Because of the monstrous size of the cathedral, it was decided that a smaller, more intimate chapel was needed, and the Chapel of the Sacred Heart was completed just behind Notre Dame in 1888. Tragically, it was destroyed by arson in 1978, but it was quickly rebuilt in a slightly more modern style

The Chapel is accessed from behind the main altar, and a passageway provides a nice, quick transition from the dark glowing blue of the Basilica to a much brighter light:

However, the *gasp* reflex again comes into play upon entering the chapel, which is bathed in yellow light dominated by this equally unique altarpiece:

There are several style elements that provide a bridge to the main basilica, such as the use of this softer version of the blue background:
 . . . and the rich wood used for the statues of Christ:
 . . . and (here it is!) the intricately-carved spiral staircase:
 I love this Neo-Gothic confessional.  I'm glad there wasn't a priest around.  If there had been, I may not have been able to resist popping in there to confess just for the experience of it.
The chapel was full of people, cameras, and film crews who were preparing some advertising for a Christmas music special later in the year (and yes, that IS a Christmas tree):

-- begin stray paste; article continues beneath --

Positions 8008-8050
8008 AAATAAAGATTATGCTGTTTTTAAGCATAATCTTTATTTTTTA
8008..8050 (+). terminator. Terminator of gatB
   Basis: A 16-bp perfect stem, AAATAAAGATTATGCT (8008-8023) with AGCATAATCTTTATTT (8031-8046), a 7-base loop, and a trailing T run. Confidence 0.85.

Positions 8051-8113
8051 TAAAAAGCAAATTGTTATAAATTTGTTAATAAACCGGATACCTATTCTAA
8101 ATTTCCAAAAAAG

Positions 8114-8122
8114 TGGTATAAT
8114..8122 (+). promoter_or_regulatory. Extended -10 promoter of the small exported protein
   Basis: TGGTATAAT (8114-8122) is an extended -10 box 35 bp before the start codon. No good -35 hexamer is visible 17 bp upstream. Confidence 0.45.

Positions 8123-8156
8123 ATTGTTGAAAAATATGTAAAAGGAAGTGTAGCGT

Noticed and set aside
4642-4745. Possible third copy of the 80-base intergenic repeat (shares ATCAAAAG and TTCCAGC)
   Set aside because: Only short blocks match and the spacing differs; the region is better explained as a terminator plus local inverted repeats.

Here is the guy from the top row of the poster above being interviewed:
Well, when we were done in there, our energy had been completely sapped and we needed a caloric infusion to get us through the rest of the day.  What could we do but search out the bakery recommended to us by our friends the Eastmonds?

Oh yeah, it was worth the subway ride AND the walk.  We ate a couple of delicious paninis and several wonderful salads, but THIS decidedly FOREIGN FOOD is what I really came for:
 I'll take one of each, please.

READING
While not technically set in Montreal, the Inspector Gamache series by Louise Penny is set on the Canadian side of the US/Quebec border. A friend introduced me to the books via Still Life, the first in the series, and I loved it so much that I can't wait to read the next nine books. The characters are well-developed and remind me of people I know. The plot is full of interesting, unpredictable twists and is intelligent (i.e., the murderer doesn't turn out to be someone who shows up at the last minute, or a character who suddenly develops all the attributes of a murderer). Chief Inspector Gamache is someone I think I'd like to know. What more could a reader ask?



Next up: Even BETTER than Notre Dame Basilica--Saint Joseph's Oratory

2 comments:

  1. I don't know which was more impressive---the cathedrals or the food. WOW indeed!

    ReplyDelete
  2. Well, we ate at Premiere Moisson today for breakfast, spent an hour or two at St. Joseph's, and had a late lunch at Olive et Gourmando. So it was incredibly fun to read your post today.

    PM is closed at the Main Gare tomorrow (our point of access) so I may head up to Cote D'Neiges metro station because PM is open there. Or just stay inside and read a book after hitting church.